themselves and then essentially what they said was, "We were
asked to do something, we did not feel it was appropriate as civil
servants to do it and we are now potentially in the bit of trouble",
so to speak. Then one of the individuals concerned said to me
after they had given this explanation, "Well, did I do the
right thing or did I not?" Far from rebuking this individual,
as has been alleged in the newspapers, I said, "Yes, you
did the right thing". That was absolutely the message that
I wanted to be given to the staff, that they were to operate within
the framework of all the rules of the Government Information Service
and the Civil Service code, that is the way the Department runs.
I think these codes do have value. The question you are really
asking me is, were people able to make use of "conflict resolution".
I do not know why I am speaking using all of these military analogies
today. Perhaps it is because I am under siege! Did the procedures
to which they could complain or raise issues work wholly effectively?
Well, they did not, no.
Chairman: Thank you.
213. I would like to pick up on that and refer
back to when we interviewed Sir Richard Wilson. That, of course,
largely centred upon, as far as I was concerned, Martin Sixsmith's
predecessor. I do think what happened then is relevant to this
situation we find ourselves in today. Certainly Sir Richard Wilson
indicated there was not a formal inquiry but his words were, "You
can rest assured that the Permanent Secretary of that Department
has gone to great lengths to satisfy themselves about exactly
what happened". Those were his words. I was wondering whether
you can tell us whether Alun Evans discussed Jo Moore's conduct
with you or he was the person who actually made a complaint about
Jo Moore's conduct?
(Sir Richard Mottram) He did and he did not.
Chairman: Would you try that again?
214. That is a Liberal answer!
(Sir Richard Mottram) He did discuss her conduct with
me. He did discuss with me the particular events that were related
to were we or were we not putting out a document about Mr Kiley,
if we are talking about those events. He did not make a formal
complaint. That was what I meant. Is that clear?
215. Yes. What I am not quite clear about insofar
as it appears in the Code for Special Advisers is I find it quite
odd that the onus is on the civil servant in the Special Advisers'
Code of Conduct where it says a complaint should be made under
those circumstances. I think that is what my question is. That
appears in the Civil Service Code as well. If there is something
that was untoward, it says in both Codes that a complaint should
be made. I am trying to identify whether that complaint was made
(Sir Richard Mottram) Again there is a problemand
I might say in parenthesis that there are issues about how effectively
one communicates what has been going on around the department
and how far you try and kill off things, for reasons I can explain
in a second. That particular case was interesting in two respects.
The first respect was that it was the case that individuals in
the Department were asked to do something they refused to do.
It was the case that I interviewed them about why they had refused
to do it. It was the case that one of them, who was not Alun Evans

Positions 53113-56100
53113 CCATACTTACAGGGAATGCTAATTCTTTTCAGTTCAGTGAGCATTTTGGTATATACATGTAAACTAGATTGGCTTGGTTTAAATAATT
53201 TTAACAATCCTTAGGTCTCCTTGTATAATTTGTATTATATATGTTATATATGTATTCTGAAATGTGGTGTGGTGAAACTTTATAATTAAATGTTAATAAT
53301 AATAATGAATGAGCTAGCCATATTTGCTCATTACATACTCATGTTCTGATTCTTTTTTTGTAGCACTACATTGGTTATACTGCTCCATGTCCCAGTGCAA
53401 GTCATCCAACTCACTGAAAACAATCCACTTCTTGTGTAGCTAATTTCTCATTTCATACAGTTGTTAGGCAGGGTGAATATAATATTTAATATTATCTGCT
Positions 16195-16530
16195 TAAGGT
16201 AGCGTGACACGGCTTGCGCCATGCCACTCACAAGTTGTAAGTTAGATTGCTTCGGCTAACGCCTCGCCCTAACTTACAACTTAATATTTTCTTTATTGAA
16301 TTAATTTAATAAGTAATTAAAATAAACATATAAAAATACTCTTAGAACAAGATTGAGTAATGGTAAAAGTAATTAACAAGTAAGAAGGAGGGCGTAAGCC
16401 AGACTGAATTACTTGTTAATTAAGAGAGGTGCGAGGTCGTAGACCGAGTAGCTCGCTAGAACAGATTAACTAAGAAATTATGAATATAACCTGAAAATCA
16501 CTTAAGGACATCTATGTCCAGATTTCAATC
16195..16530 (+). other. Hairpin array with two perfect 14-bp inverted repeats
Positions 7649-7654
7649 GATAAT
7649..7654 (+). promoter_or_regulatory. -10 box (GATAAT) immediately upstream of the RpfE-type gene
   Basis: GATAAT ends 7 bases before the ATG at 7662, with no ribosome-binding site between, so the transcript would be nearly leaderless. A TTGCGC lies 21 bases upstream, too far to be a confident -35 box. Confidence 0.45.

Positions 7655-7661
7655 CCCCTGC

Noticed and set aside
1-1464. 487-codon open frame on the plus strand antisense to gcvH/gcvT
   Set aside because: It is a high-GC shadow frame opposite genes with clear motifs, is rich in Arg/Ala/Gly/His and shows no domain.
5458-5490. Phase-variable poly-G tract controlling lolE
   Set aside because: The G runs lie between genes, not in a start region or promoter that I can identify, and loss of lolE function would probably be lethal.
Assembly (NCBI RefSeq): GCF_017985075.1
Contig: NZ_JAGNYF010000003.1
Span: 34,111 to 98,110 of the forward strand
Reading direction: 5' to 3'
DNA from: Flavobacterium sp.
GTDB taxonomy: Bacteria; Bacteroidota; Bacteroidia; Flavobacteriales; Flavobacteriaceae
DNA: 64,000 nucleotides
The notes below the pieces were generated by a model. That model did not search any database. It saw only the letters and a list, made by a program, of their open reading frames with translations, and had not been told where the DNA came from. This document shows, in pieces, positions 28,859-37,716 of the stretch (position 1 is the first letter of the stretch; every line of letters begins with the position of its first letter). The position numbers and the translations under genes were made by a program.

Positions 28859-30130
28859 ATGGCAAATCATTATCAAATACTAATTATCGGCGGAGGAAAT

as it happens, said to me, as I just said a few minutes ago, "Did
I do the right thing or not?" I said, "You did the right
thing", and that document that we had been asked to release
was not released. The complication was that for other reasons,
which I am perfectly happy to discuss with the Committee in reasonably
general terms (again it is about an individual), Alun Evans was
standing down as the Director of Communications and the idea got
around that the reason why he was standing down was because of
the events on that day. It was not my view that that was the reason
why he was standing down because I happen to know myself the reason
why he was standing down. I can explain that to the Committee.
Therefore, I certainly did have conversations with Alun Evans
about why it was that he might move on from his job. I also had
more than one conversation with him where I explained to him that
this was nothing to do with what happened on that day. How could
it have had anything to do with what happened on that day because
he and every other civil servant in that department had behaved
properly? I had told the civil servant concerned who was most
worried about his or her positionand it is pretty obvious
who it is because they are in correspondence with you`you
did nothing wrong'. The reason why Alun Evans was moving on was
a much broader reason to do with the deployment of staff and the
sort of person that the Secretary of State wanted in that job,
not something in any way out with any of the Codes we have, something
perfectly normal which I am happy to talk about in great detail,
which did not in any way reflect badly on Alun Evans and did not
raise any questions therefore about discipline or Codes. Do you
see what I mean? It is rather a long answer, I apologise.
216. Jonathan Baume told us last week: "I
should have intervened much more effectively after Alun Evans
was forced to move." So clearly we have perceptions, and
rather serious perceptions, that the hub of the matter lies around
that and I am not sure that the question is really answered. Was
Alun Evans encouraged or forced to move?
(Sir Richard Mottram) Alun Evans was encouraged to